I was just watching my downloaded video of Richard Miles’ presentation and, around 35 minutes in, I was surprised to hear Richard asking me a question, if I was watching the video…..! The question relates to Roy Panther’s comet discovery of Xmas Day 1980 and my activity that night. That was indeed the night that I first used my 14-inch AE reflector in Newtonian mode,
having acquired it a few weeks earlier. I had used it in Cassegrain mode prior to that and, just 2 evenings earlier, took a photo of the Mare Crisium which (somehow!) won the Lunar Section photographic competition 6 months later. But Xmas Day 1980 was the first time I used the 14-inch at f/5. It was the first ever night that I attempted sweeping for comets too (I continued for 4 years). I decided that I would start sweeping near epsilon Lyrae and so swung the telescope to that part of the sky, getting the star in the finder. However, being a big equatorial Newt on a high plinth, the eyepiece position, on a ladder, was too uncomfortable, and so I started elsewhere. Little did I know that at the same time Roy Panther was discovering his comet just a degree or two away! In fact, I did not hear about Roy’s discovery until a few days later when I bumped into my former Physics Teacher, Don Woodhouse, in W.H. Smiths in Bury St Edmunds. He told me that he had heard about it on the radio. I’d not seen Don for more than 4 years! It was only months later that it hit me that Roy had found his comet so close to where I had intended starting sweeping on Xmas Day, on my first ever comet sweep. It sent shivers up my spine…literally!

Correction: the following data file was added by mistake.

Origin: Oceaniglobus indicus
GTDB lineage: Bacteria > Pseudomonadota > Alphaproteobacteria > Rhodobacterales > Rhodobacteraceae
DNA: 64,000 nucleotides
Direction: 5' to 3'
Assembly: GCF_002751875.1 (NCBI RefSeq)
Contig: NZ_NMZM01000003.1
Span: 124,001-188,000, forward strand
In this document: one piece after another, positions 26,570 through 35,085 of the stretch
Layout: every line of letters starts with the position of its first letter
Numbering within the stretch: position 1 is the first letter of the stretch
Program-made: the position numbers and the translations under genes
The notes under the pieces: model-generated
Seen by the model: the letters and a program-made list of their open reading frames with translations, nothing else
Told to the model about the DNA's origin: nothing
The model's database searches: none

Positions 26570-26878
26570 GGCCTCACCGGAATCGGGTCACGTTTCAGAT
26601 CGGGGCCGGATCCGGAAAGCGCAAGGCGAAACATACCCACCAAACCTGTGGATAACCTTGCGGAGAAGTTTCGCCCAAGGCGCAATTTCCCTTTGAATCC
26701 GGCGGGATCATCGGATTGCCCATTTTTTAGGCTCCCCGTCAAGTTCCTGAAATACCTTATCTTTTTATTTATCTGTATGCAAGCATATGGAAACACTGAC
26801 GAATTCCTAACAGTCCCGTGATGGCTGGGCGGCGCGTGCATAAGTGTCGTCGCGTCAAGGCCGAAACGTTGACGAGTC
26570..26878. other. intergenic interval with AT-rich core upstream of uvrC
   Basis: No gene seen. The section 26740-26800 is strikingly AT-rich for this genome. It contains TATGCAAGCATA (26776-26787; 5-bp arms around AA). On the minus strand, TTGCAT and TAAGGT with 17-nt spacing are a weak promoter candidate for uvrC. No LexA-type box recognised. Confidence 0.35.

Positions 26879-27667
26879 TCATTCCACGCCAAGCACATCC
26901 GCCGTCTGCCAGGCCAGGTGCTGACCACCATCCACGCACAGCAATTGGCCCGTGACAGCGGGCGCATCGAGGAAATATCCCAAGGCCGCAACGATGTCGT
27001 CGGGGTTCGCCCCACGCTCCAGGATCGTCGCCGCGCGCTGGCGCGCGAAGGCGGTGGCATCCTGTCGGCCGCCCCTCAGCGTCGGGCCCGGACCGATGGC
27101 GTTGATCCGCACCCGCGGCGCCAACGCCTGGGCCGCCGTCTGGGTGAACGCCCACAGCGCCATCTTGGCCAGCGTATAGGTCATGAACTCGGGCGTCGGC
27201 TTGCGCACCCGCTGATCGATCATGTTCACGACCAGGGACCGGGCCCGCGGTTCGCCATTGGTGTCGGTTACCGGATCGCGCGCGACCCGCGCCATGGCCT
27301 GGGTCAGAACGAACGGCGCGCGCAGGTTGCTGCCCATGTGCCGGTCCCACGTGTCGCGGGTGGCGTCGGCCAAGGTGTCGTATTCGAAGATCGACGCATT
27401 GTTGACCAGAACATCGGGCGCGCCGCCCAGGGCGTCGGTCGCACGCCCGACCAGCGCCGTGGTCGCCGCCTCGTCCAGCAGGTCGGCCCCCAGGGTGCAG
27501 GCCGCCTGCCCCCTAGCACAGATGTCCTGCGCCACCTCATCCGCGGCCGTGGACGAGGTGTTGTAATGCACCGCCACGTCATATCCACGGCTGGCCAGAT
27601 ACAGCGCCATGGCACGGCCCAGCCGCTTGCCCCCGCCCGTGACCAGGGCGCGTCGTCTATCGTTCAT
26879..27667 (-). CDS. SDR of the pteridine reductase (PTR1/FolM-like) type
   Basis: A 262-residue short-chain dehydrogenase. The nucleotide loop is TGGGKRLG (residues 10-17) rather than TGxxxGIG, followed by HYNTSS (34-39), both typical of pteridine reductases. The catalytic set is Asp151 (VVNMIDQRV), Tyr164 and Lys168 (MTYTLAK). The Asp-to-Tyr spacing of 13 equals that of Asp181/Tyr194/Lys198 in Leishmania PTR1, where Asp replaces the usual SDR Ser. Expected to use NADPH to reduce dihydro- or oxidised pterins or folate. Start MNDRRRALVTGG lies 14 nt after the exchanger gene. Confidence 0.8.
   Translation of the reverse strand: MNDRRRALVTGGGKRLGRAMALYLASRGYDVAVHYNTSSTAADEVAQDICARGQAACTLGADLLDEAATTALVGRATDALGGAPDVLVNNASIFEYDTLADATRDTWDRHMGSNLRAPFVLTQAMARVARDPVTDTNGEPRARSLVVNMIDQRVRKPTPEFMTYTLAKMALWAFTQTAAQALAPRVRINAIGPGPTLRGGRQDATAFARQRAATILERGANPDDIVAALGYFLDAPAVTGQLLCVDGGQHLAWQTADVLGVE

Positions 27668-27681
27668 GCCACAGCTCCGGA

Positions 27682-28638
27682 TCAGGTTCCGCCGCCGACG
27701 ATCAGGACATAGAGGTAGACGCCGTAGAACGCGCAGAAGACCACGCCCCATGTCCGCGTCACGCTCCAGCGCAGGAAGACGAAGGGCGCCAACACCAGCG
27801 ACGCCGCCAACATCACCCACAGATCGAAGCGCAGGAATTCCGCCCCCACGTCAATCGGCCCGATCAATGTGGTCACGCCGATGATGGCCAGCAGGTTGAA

That is spooky enough, but there is another twist. While watching the video of Richard’s talk, as soon as he asked if I was listening we had a MASSIVE isolated lightning strike here (4.10pm) and the power went off.
Are the astronomy Gods trying to send me a message……….?